The books also wrestle with the idea of individualism. Hari Seldon's plan is often treated as an inevitable mechanism of society, a vast mindless mob mentality of quadrillions of humans across the galaxy. Many in the series struggle against it, only to fail. However, the plan itself is reliant upon the cunning of individuals such as Salvor Hardin and Hober Mallow to make wise decisions that capitalize on the trends. The Mule, a single individual with remarkable mental powers, topples the Foundation and nearly destroys the Seldon plan with his special, unforeseen abilities. To repair the damage the Mule inflicts, the Second Foundation deploys a plan which turns upon individual reactions. Psychohistory is based on group trends and cannot predict with sufficient accuracy the effects of extraordinary, unforeseeable individuals, and as originally presented, the Second Foundation's purpose was to counter this flaw. Later novels would, however, identify the Plan's uncertainties that remained at Seldon's death as the primary reason for the existence of the Second Foundation, which (unlike the First) had retained the capacity to research and further develop psychohistory.
Asimov unsuccessfully tried to end the series with Second Foundation. However, because of the predicted thousand years until the rise of the next Empire (of which only a few hundred had elapsed), the series lacked a sense of closure. For decades, fans pressured him to write a sequel.
In 1982, Asimov gave in after a 30-year hiatus, and wrote what was at the time a fourth volume: Foundation's Edge. This was followed shortly thereafter by Foundation and Earth. The story of this volume (which takes place some 500 years after Seldon) ties up all the loose ends, but opens a brand new line of thought in the last dozen pages. According to his widow Janet Asimov (in her biography of Isaac, It's Been a Good Life), he had no idea how to continue after Foundation and Earth, so he started writing the prequels.
The series is set in the same universe as Asimov's first published novel, Pebble in the Sky?, although Foundation takes place about 10,000 years later. Pebble in the Sky became the basis for the Empire series. Then, at some unknown date (prior to writing Foundation's Edge) Asimov decided to merge the Foundation/Empire series with his Robot series. Thus, all three series are set in the same universe, giving them a combined length of 15 novels, and a total of about 1,500,000 words. The merge also created a time-span of the series of around 20,000 years.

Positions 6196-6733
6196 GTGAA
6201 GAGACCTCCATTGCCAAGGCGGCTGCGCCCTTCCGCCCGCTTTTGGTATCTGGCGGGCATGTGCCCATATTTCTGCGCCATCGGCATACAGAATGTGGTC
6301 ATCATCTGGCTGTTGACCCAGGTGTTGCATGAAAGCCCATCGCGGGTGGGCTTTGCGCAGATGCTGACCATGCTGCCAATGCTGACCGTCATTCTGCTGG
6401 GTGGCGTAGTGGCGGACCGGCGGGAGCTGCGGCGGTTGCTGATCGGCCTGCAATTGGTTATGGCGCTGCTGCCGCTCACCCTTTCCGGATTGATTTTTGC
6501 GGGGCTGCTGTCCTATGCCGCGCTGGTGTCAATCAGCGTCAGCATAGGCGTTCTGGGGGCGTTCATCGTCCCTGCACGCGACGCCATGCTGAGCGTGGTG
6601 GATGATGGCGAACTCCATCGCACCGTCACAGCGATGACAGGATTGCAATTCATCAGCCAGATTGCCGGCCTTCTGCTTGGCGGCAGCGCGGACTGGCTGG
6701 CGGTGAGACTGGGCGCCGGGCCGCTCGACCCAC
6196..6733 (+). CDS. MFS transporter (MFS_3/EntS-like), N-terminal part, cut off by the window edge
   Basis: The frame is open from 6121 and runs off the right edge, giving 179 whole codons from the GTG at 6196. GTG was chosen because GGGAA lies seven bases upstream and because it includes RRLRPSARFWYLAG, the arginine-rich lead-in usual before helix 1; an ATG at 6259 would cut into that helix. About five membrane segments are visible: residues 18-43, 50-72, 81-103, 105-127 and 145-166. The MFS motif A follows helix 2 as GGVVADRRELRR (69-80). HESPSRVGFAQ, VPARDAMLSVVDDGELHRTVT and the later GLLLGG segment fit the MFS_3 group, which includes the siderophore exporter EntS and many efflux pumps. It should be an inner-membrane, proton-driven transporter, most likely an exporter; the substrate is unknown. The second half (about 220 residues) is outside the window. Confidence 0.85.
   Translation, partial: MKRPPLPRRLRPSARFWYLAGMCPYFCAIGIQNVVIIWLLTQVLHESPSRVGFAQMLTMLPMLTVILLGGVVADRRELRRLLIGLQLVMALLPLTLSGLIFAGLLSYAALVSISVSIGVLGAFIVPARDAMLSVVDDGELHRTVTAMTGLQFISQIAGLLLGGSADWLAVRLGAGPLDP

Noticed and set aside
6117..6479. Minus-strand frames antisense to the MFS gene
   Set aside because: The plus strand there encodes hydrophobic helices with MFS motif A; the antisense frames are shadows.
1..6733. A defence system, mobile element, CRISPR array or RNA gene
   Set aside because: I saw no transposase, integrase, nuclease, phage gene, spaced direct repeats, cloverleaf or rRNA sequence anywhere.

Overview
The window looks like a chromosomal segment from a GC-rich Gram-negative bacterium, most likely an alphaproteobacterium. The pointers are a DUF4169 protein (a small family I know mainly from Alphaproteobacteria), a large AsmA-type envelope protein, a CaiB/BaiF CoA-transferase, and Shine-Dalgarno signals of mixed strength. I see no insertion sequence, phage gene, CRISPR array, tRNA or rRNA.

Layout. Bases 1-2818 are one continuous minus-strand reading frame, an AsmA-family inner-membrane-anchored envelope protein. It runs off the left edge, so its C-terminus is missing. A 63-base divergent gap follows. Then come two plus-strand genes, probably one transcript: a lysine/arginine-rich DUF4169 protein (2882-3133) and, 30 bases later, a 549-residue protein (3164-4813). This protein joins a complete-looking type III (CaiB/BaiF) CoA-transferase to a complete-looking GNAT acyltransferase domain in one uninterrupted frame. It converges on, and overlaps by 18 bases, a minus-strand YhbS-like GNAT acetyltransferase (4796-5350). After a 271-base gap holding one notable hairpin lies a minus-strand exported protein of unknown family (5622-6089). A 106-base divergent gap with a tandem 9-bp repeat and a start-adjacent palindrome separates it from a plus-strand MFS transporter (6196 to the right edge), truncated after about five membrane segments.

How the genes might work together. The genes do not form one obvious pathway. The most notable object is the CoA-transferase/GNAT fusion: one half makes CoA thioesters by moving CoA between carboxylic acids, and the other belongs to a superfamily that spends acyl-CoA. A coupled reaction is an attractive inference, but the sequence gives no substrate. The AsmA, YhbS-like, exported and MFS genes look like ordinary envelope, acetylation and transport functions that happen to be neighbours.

Early on during Asimov's original world-building of the Foundation universe, he established within the first published stories a chronology placing the tales about 50,000 years into the future from the time they were written (circa 1940). This precept was maintained in the pages of his first novel Pebble in the Sky, wherein Imperial archaeologist Bel Arvardan refers to ancient human strata discovered in the Sirius sector dating back "some 50,000 years". However, when Asimov decided decades later to retroactively integrate the universe of his Foundation and Galactic Empire novels with that of his Robot stories, a number of changes and minor discrepancies surfaced—the character R. Daneel Olivaw was established as having existed for some 20,000 years, with the original Robot novels featuring the character occurring not more than a couple of millennia after the early-21st century Susan Calvin short stories. Also, in Foundation's Edge, mankind was referred to as having possessed interstellar space travel for only 22,000 years, a far cry from the 50 millennia of earlier works.
In the spring of 1955, Asimov published an early timeline in the pages of Thrilling Wonder Stories magazine based upon his thought processes concerning the Foundation universe's history at that point in his life, which vastly differs from its modern-era counterpart. Many included stories would later be either jettisoned from the later chronology or temporally relocated by the author. Also, the aforementioned lengthier scope of time was changed. For example, in the original 1950s timeline, humanity does not discover the hyperspatial drive until around 5000 AD, whereas in the reincorporated Robot universe chronology, the first interstellar jump occurs in 2029 AD, during the events of I, Robot?.
- Magazine Appearances:
- Foundation's Edge (Chaps 1 & 2) (1982)
5 Foundation and Earth? (Isaac Asimov, 1986)
6 Prelude to Foundation? (Isaac Asimov, 1988)
7 Forward the Foundation? (Isaac Asimov, 1993)
Foundation's Fear? (Gregory Benford, 1997)
Foundation and Chaos? (Greg Bear, 1998)
Foundation's Triumph? (David Brin, 1999)
Impact on other Space Opera
Science fiction parodies, such as Douglas Adams?' The Hitchhiker's Guide to the Galaxy? and Harry Harrison's? Bill, the Galactic Hero, often display clear Foundation influences. For instance, "The Guide" of the former is spoof of the Encyclopedia Galactica, and the series actually mentions the encyclopedia by name, remarking that it is rather "dry", and consequently sells fewer copies than the guide; the latter also features the ultra-urbanized Imperial planet Helior, often parodying the logistics such a planet-city would require, but that Asimov's novel downplays when describing Trantor?